Last week I had an adventure attending a workshop by master artist Deborah Paris in Clarksville, Texas. Early one afternoon in class my artist friend, Lolly Schera, and I slipped under the arching trees and across a green meadow to the back pasture. We stopped at a tiny pond, secluded by underbrush and tall trees covered with vines. The bull frogs sang a low, oboe-like sound and four magnificent Canadian geese wheeled overhead, flapping their powerful wings. The sky was a soft silver color. We sat quietly, listening, watching, and recording the scene in our sketchbooks. Both of us were enchanted by the tiny pond and all of the life it supported. In a world of such haste, it was a luxury to sit still, observe nature and try to capture her beauty with a simple graphite pencil.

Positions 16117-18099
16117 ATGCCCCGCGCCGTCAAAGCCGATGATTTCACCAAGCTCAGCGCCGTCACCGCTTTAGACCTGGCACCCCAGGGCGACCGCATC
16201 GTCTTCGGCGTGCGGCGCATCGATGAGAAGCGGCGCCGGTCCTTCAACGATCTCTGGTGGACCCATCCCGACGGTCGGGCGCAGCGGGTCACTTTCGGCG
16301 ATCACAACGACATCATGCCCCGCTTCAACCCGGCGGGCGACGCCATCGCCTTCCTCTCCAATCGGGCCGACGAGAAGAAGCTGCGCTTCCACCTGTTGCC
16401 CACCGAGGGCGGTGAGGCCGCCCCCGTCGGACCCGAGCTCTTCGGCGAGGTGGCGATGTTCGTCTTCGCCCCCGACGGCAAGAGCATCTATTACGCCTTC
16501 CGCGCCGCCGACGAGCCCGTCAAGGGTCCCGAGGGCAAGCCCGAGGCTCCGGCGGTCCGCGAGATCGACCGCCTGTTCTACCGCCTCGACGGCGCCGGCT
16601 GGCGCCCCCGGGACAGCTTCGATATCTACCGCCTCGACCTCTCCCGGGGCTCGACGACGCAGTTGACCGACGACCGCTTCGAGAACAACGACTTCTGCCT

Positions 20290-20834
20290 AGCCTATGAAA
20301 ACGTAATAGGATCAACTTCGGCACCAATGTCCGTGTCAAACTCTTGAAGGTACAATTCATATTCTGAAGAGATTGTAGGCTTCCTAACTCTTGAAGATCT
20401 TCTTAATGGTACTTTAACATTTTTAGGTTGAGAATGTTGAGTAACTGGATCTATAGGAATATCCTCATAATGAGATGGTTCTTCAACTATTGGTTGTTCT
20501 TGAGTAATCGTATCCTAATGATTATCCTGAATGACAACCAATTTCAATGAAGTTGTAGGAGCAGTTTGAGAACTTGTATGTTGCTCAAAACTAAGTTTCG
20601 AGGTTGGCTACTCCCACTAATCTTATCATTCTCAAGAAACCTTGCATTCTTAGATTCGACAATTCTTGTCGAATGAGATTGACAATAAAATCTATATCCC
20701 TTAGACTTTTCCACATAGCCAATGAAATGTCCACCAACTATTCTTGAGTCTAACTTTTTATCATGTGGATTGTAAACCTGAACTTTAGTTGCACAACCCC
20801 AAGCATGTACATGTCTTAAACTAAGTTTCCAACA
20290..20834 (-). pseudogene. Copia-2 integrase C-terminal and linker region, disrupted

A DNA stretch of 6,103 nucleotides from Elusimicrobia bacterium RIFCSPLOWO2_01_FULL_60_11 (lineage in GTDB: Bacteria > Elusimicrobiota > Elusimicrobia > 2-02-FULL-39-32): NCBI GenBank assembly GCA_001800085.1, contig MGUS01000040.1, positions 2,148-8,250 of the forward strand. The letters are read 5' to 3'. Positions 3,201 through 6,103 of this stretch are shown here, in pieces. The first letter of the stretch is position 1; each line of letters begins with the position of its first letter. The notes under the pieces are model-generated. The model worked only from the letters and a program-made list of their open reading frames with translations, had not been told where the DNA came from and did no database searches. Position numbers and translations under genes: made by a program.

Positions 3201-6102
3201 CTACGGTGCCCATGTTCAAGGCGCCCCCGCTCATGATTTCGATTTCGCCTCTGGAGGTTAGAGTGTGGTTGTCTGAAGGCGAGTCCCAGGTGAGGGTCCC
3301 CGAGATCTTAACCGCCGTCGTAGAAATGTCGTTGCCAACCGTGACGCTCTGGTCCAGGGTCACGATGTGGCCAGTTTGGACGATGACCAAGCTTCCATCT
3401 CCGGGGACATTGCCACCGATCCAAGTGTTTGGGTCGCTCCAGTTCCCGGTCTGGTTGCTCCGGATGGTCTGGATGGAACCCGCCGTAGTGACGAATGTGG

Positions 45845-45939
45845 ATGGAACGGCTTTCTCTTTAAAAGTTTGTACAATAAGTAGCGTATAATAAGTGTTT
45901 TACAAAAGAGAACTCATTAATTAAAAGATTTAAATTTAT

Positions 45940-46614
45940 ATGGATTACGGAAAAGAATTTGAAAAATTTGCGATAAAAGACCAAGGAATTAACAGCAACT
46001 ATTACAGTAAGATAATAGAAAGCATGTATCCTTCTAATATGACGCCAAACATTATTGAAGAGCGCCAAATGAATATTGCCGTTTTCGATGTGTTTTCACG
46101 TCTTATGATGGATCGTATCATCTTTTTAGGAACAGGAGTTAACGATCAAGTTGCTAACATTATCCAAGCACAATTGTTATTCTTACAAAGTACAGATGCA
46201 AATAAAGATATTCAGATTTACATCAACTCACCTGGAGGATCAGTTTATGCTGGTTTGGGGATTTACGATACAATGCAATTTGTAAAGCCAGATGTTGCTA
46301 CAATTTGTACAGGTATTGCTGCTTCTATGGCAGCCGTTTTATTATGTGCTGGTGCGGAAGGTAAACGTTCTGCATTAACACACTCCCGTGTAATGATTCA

The painting above was based on those sketches, which is not usually how I work. Normally, I paint plein air, taking my easel and paints outdoors, or I paint from photographs. This work was done purely from pencil drawings and notes about the colors--totally from memory and my sketch book. This is how artists worked before the 20th century.
As I was planning the painting, I decided to use the idea of a cross or a "T" shape as the main idea for the composition. The two darkest trees are the vertical axis, and the horizon line is the cross-piece. Most professional artists decide on their compositional idea before they begin a painting. Notice that none of the trees are straight up-and-down; they all stray a little from vertical, as in nature, and they taper as they rise. The trees in the distant background are painted with soft edges, and the reflection mirrors the trees in the foreground.
In "The Secret Pond," I tried to capture the feeling of being eleven years old again, with a Saturday afternoon to while away, exploring a green pasture with nothing but a pencil and paper, and a tangerine in my pocket. I hope it brings back sweet memories of your own.
Thanks for joining Lolly and me at the pond.